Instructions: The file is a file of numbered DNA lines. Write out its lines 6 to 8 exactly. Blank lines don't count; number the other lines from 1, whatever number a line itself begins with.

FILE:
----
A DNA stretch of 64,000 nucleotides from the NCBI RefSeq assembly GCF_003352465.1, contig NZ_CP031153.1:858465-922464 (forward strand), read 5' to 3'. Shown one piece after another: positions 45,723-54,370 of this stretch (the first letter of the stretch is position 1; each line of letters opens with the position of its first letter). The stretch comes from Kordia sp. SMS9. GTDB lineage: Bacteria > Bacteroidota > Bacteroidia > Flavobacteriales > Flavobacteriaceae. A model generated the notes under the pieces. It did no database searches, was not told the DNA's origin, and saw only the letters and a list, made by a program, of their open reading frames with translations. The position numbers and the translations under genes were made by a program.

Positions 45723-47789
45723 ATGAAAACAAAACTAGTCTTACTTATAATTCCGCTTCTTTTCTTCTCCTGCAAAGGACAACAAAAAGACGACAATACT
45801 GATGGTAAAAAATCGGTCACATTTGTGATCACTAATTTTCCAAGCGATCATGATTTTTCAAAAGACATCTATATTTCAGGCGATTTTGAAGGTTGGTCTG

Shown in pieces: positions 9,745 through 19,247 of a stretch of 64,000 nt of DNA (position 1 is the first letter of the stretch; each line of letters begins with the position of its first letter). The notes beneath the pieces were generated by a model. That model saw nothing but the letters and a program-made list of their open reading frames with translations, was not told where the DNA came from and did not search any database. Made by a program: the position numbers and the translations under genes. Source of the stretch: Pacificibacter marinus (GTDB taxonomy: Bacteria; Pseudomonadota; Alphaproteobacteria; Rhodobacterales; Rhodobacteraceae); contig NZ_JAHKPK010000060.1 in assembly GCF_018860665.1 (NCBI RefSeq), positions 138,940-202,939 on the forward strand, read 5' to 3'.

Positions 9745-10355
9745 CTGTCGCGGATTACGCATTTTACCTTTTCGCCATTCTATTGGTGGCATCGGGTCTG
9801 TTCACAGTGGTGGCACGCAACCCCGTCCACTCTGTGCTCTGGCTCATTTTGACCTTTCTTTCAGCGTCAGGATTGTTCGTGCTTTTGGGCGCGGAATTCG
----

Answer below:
Positions 9745-10355
9745 CTGTCGCGGATTACGCATTTTACCTTTTCGCCATTCTATTGGTGGCATCGGGTCTG
9801 TTCACAGTGGTGGCACGCAACCCCGTCCACTCTGTGCTCTGGCTCATTTTGACCTTTCTTTCAGCGTCAGGATTGTTCGTGCTTTTGGGCGCGGAATTCG